So, just as I had done my first week in the country, I simply started advertising, but more. The whole point of creating this business is finding others to take on the classes that I personally don't have time to do. I figured that because I am awesome, I can train others to harvest their awesomeness, thus, duplicating said awesomeness, thus, imparting linguistic services and sharing our cultivated, refined, well-dressed awesomeness unto the world. Everyone wins, yes? Yes.
LEARN ENGLISH IN YOUR HOME OR OFFICE WITH AWESOME NATIVE SPEAKERS, LEAD, TRAINED, PAID, AND WHIPPED INTO SHAPE BY AWESOME LONG-HAIRED BROWN AMERICAN, WHO, DESPITE HAVING LOCS, IS TOTALLY NEITHER A RASTA NOR A CRIMINAL AS YOU SMALL-MINDED AWESOME-DEFICIENT SOULS MAY THINK. AWESOME. and AWESOME.
My idea was to legitimize myself. First step to being taken seriously? Hiring some nice, clean, white people.
BAM. Instant credibility. And not the hostel-hopping, hemp bracelet-wearing, Latin America-crossing kids in sundresses and flip flops and dirty white people dreadlocks. I mean like bathed, deodorant-loving, coleslaw-eating nice, respectable white folks. Gimme your coins, dammit.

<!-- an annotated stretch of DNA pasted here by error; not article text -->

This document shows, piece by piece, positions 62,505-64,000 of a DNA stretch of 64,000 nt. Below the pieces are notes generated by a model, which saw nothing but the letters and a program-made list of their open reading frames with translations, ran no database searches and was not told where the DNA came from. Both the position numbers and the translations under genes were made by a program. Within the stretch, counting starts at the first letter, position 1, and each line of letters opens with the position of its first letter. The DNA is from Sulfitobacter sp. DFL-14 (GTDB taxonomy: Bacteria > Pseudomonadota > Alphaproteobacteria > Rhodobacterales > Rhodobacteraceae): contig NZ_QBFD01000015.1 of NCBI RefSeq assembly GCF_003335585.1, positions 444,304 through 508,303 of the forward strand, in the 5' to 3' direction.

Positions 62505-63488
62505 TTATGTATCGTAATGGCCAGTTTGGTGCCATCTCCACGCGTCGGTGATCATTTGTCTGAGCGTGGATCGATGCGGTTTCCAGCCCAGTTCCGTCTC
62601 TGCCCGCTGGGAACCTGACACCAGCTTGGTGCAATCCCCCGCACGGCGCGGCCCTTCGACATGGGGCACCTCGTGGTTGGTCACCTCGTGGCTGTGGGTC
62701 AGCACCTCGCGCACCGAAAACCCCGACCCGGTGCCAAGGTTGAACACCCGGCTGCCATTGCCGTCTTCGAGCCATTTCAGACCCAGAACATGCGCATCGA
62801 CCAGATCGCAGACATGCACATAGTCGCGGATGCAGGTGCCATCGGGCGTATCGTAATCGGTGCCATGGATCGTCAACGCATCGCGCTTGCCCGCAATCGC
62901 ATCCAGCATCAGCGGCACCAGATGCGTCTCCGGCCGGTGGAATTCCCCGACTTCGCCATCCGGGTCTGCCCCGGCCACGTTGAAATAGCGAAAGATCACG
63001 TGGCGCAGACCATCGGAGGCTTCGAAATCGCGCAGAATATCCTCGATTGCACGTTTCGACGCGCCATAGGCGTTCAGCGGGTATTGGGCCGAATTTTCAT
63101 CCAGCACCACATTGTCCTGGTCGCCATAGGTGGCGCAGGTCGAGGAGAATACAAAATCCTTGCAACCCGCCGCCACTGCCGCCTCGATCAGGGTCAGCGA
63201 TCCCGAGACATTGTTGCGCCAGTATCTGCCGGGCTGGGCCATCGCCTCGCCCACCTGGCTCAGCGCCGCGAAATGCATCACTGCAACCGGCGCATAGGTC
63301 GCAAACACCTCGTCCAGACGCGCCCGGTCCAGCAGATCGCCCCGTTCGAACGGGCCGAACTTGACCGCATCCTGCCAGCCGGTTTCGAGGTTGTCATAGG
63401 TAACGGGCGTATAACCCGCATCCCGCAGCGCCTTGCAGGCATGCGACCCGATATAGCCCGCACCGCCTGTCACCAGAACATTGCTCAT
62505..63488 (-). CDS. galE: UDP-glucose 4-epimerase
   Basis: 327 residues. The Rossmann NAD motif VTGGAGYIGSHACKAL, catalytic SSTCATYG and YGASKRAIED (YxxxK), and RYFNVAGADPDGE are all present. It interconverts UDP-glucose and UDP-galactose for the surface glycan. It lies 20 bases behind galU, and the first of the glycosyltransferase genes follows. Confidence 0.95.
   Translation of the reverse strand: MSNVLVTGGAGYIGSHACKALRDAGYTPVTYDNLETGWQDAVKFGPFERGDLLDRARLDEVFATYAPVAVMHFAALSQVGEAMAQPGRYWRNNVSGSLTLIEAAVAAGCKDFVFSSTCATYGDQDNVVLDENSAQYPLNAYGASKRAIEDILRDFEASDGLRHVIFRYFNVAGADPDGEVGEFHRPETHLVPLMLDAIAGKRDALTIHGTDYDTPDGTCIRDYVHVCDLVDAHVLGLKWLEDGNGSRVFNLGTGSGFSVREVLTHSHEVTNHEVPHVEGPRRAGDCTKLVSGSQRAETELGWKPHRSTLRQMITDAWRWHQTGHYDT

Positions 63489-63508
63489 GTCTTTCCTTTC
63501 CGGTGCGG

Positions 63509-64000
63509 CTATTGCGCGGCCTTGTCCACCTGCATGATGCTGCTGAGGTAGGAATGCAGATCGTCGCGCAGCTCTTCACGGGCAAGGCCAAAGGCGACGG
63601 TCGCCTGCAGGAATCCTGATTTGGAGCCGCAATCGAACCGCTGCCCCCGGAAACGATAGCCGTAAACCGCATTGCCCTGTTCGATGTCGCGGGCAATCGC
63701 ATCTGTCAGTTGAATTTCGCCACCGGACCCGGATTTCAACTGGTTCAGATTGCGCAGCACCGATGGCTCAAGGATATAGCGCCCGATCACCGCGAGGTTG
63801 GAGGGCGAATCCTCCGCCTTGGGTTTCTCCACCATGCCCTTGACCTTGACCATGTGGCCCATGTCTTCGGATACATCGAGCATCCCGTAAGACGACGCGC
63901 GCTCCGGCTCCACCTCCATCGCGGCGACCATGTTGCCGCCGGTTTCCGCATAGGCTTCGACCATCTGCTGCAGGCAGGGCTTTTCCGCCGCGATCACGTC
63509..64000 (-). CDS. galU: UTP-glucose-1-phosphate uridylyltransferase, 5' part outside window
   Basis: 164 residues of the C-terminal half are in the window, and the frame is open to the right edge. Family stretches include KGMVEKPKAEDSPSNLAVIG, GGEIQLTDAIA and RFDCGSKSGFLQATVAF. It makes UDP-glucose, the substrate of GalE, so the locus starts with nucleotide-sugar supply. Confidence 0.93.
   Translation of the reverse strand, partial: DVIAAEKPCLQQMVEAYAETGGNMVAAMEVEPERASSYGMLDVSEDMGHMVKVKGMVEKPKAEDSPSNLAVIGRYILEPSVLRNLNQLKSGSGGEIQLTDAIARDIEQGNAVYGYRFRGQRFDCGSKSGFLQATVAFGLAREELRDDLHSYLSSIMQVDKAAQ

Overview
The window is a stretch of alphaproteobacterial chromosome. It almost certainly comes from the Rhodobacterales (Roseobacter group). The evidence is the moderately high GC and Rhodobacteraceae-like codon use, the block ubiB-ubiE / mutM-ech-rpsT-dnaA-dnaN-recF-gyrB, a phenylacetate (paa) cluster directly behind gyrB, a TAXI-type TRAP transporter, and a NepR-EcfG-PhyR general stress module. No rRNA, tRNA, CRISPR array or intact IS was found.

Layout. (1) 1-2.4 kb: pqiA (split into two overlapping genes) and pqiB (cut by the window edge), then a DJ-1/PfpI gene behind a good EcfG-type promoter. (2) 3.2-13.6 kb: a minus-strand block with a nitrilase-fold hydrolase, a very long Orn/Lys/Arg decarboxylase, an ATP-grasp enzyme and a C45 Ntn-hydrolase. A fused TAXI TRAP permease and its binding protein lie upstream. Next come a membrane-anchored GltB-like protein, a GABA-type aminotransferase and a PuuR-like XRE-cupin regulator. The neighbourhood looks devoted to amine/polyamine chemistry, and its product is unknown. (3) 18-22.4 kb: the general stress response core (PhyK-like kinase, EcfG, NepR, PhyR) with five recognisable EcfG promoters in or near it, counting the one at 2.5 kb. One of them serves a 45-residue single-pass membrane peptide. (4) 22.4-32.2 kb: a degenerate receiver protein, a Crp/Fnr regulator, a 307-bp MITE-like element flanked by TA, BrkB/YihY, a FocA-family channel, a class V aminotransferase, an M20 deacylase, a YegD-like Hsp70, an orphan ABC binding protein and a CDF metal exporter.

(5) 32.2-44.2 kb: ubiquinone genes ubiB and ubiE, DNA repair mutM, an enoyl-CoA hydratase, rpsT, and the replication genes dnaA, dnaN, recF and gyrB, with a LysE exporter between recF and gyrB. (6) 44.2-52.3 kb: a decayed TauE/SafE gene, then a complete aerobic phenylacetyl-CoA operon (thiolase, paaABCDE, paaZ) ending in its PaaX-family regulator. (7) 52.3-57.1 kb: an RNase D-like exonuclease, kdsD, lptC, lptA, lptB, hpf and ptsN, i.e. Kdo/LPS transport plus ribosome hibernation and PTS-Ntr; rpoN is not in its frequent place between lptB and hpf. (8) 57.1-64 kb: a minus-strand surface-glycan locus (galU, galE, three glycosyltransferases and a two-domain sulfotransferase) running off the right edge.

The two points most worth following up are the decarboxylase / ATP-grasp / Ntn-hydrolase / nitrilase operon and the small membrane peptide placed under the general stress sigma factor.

Step number two: a logo, website, business cards, and more white people:
that's me-----> www.englishinpanama.com
*holds for applause*
So yes: legitimization. And professionalism. And formality. The idea is to not come off as just "some dude" giving random English classes. There are dozens of English teachers who've wandered down to Panama, deciding that, as English speakers, they can teach English. This is far from true. There are countless things native speakers of any language take for granted and inject into their everyday speech without knowing background or actual meaning. For example: last month, despite having a planned lesson, the student came to class with a list of words he'd found somewhere, wanting to discuss.
What as on the list?
- on the other hand
- in any case
- by the same token
and so on...
All words you may know and use, but being tasked with explaining them on the spot (to a student with a low intermediate level of comprehension) without a lesson and exercises to back it up? Not so easy. None of the materials I had on hand had these words and phrases explicitly spelled out. I didn't have internet access at that moment, so I couldn't hit any favorite sites for pre-designed lesson. Somehow, by the grace of Saint Damita Jo Jackson, I pulled it off. I double checked my explanations that night and there as only a 6% bullshit level here!